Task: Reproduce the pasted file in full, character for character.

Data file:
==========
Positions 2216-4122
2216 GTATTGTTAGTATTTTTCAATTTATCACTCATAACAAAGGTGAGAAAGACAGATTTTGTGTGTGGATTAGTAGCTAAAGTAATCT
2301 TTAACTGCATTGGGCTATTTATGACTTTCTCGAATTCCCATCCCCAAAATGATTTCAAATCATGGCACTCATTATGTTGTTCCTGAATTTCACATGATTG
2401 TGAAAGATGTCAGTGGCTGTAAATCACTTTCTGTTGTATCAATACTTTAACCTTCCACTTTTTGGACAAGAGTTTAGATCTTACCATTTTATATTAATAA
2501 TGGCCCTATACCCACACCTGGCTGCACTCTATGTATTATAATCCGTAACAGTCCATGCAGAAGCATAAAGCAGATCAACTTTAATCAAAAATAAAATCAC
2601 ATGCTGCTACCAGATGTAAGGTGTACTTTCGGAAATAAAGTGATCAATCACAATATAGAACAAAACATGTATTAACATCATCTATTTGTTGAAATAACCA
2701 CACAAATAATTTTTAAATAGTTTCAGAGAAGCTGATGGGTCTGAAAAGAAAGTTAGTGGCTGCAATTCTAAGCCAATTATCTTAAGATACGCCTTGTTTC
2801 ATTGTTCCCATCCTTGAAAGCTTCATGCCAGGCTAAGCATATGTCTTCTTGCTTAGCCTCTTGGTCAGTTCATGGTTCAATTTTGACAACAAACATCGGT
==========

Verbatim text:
Positions 2216-4122
2216 GTATTGTTAGTATTTTTCAATTTATCACTCATAACAAAGGTGAGAAAGACAGATTTTGTGTGTGGATTAGTAGCTAAAGTAATCT
2301 TTAACTGCATTGGGCTATTTATGACTTTCTCGAATTCCCATCCCCAAAATGATTTCAAATCATGGCACTCATTATGTTGTTCCTGAATTTCACATGATTG
2401 TGAAAGATGTCAGTGGCTGTAAATCACTTTCTGTTGTATCAATACTTTAACCTTCCACTTTTTGGACAAGAGTTTAGATCTTACCATTTTATATTAATAA
2501 TGGCCCTATACCCACACCTGGCTGCACTCTATGTATTATAATCCGTAACAGTCCATGCAGAAGCATAAAGCAGATCAACTTTAATCAAAAATAAAATCAC
2601 ATGCTGCTACCAGATGTAAGGTGTACTTTCGGAAATAAAGTGATCAATCACAATATAGAACAAAACATGTATTAACATCATCTATTTGTTGAAATAACCA
2701 CACAAATAATTTTTAAATAGTTTCAGAGAAGCTGATGGGTCTGAAAAGAAAGTTAGTGGCTGCAATTCTAAGCCAATTATCTTAAGATACGCCTTGTTTC
2801 ATTGTTCCCATCCTTGAAAGCTTCATGCCAGGCTAAGCATATGTCTTCTTGCTTAGCCTCTTGGTCAGTTCATGGTTCAATTTTGACAACAAACATCGGT